The topic of death certificates came up as an example of medical & legal intertwinings.  Did you know that your primary care doctor is charged by the law with completing your death certificate?  Only if the Medical Examiner feels your death warrants further investigation will you have an autopsy.  This means that your primary care physician can ASK for an autopsy, but the Medical Examiner can refuse, & in this instance your primary care doctor MUST complete the death certificate within 2 days of your death.  I had this happen years ago when a 60'ish year old patient (& friend) died suddenly.  The ME did not feel an autopsy was necessary as the patient was older than 50 years, & as she had cardiovascular risks.  I argued that there was no history of cardiac symptoms, & requested that an autopsy be performed as I was not able to determine her cause of death.  I was told by the ME that if I did not complete the death certificate, I would be in breech of the law.  I still refused, which got me a phone call from Tallahassee... the Dept. of Vital Statistics.  They informed me that "the Death Certificate is NOT a legal document" & as such cannot be used in a court of law.  Thus it is acceptable to guess as to the cause of death!  They further informed me that if the "family" wanted an autopsy, they could pay for a private one, but I still MUST fill out the Death Certificate as that is the law!  I later got a copy of the law from my malpractice attorney.  It indicated that the Medical Examiner shall conduct an autopsy "when the patient dies suddenly while in apparent good health."  I wrote to the group that oversees the Medical Examiners in the state of Florida, & I asked them whether that is determined by the primary care doctor who knows the patient or by the ME who does not.  Their reply in writing was:  "We don't have to answer that question."  I don't know about you, but that seems like a bureaucratic answer to a simple appropriate medical question!

In cases where the person has a life-insurance policy, the cause of death might affect the pay-out.  In these circumstances, if the family disagrees with the Medical Examiner or primary care doctor's assessment of the cause of death, they must pay to have a private autopy performed to truly determine the cause of death.  However, sometimes it is better not to know the truth, as was the case with one 40'ish year old patient who "drowned."  The Medical Examiner determined that it was an accidental death by drowning, but the wife believed he had suffered a heart attack.  She requested a private autopsy, but after reviewing his life insurance policy, she cancelled the request.  The policy would provide a benefit of $100,000 upon her husband's death, BUT it would provide $200,000 if the death was accidental.  Since the ME felt it was accidental, she & her family would easily recieve the higher benefits... as long as there was no evidence to the contrary!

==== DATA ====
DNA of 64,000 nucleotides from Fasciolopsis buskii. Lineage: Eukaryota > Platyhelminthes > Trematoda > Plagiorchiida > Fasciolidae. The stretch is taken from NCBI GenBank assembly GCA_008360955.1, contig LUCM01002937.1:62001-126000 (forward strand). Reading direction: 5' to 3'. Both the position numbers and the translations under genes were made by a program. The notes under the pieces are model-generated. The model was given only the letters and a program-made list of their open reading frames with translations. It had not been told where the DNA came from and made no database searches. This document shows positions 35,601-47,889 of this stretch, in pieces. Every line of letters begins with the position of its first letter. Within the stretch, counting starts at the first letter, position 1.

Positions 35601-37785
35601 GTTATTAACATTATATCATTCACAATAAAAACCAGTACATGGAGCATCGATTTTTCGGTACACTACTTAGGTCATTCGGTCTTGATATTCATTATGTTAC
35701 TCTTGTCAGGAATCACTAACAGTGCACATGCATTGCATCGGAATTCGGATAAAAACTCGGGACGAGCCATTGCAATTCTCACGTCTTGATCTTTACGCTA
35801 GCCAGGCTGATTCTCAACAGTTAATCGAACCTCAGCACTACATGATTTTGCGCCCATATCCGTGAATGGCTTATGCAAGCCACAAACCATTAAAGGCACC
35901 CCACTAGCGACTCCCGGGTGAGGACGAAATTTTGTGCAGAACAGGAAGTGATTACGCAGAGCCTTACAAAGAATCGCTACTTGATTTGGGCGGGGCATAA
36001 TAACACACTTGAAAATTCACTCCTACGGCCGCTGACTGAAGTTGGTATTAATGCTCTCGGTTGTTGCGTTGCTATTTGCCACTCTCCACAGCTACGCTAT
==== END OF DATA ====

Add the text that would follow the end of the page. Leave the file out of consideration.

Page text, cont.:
Lastly, we briefly discussed menopausal hormone replacement, & why men might care in the long-run.  Menopause is in essence an absence of ovarian function... either they stop working or they are surgically removed.  Without the ovaries, women do not produce estrogen, progesterone, & testosterone.  This causes many changes in women, such as hot flashes, mood swings, & poor sleep.  Not all women suffer severely, but thin women generally have more symptoms, as heavier women have fat cells which produce some estrogen.  The choice as to whether a lady takes hormones after menopause is a personal decision which is based upon her medical history, family history, degree of symptomatology, & personal preferences.  In general, a woman with a history of blood clots (in the lungs or in the legs), or one who has had a stroke or heart attack is not a good candidate for hormone replacement, nor is a woman with a personal history or family history of breast cancer.  It is best to discuss these issues with your Primary Care doctor &/or your Ob-Gyn, & then make your choice.  There are pills, patches, & creams that will deliver these hormones, & that choice is also one of personal preference as pills are generally cheaper, but patches & creams are probably safer.  The idea of "bio-identical" hormones is envogue, but they will never be identical to what you had before menopause UNLESS you measure those levels in your youth, as everyone has different levels of estrogen, progesterone, & testosterone based upon genetics.  On the other hand, "bio-identical" hormones might also indicate that they replace what the body makes... in other words, estrogen, progesterone, AND testosterone, as until recently physicians only replaced estrogen & progesterone.  In the long run, though it is the woman's choice, it will affect her partner, as one of the other side-effects of menopause is "atrophic vaginitis."  This is a condition which is caused by a lack of estrogen which results in the vaginal tissues being dry.  Often the dryness & loss of elasticity leads to pain with intercourse, thus affecting our intimate relationships as well!

Again, here's to our health!